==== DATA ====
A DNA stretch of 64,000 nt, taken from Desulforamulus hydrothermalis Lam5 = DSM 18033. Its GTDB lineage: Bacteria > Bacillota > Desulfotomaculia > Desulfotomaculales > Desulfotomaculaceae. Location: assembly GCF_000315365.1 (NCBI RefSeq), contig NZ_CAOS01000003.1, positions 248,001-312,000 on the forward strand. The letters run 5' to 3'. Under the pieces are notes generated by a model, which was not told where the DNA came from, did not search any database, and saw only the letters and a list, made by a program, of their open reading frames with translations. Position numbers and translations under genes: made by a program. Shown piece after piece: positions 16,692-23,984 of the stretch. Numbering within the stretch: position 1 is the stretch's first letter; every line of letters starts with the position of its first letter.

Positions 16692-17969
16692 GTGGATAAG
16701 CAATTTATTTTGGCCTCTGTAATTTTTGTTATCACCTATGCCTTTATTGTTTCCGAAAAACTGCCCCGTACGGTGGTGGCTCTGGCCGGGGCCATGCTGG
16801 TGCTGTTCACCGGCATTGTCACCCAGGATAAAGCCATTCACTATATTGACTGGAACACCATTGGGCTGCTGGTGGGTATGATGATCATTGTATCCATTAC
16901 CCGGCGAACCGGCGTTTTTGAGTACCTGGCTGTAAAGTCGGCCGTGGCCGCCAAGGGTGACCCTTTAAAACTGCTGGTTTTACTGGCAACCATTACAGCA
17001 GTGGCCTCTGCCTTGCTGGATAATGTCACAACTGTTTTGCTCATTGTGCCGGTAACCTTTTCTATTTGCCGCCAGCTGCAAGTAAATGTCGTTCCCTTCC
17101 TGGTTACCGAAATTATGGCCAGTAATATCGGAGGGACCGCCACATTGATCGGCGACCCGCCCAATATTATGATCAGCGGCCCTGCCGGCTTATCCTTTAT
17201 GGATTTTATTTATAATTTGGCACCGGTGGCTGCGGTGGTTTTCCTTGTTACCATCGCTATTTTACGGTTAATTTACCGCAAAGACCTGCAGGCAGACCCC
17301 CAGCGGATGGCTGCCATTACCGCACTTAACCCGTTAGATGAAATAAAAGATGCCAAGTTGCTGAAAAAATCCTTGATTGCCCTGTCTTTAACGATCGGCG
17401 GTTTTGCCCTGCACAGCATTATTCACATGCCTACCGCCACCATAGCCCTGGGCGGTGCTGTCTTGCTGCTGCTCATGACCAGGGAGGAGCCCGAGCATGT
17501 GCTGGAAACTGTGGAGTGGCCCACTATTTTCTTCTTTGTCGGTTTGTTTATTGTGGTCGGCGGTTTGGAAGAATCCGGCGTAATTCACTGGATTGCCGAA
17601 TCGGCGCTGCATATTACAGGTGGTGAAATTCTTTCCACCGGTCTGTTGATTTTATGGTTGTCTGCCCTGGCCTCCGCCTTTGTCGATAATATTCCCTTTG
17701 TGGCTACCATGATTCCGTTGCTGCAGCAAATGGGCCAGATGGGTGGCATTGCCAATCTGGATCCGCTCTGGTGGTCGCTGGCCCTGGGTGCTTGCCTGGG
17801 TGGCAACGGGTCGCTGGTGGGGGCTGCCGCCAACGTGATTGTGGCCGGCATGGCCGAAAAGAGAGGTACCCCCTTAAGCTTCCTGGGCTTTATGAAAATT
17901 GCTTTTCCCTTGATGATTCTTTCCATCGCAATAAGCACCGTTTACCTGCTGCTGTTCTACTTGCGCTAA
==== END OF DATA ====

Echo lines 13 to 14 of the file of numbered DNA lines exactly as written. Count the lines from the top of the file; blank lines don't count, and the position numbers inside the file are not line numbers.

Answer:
17601 TCGGCGCTGCATATTACAGGTGGTGAAATTCTTTCCACCGGTCTGTTGATTTTATGGTTGTCTGCCCTGGCCTCCGCCTTTGTCGATAATATTCCCTTTG
17701 TGGCTACCATGATTCCGTTGCTGCAGCAAATGGGCCAGATGGGTGGCATTGCCAATCTGGATCCGCTCTGGTGGTCGCTGGCCCTGGGTGCTTGCCTGGG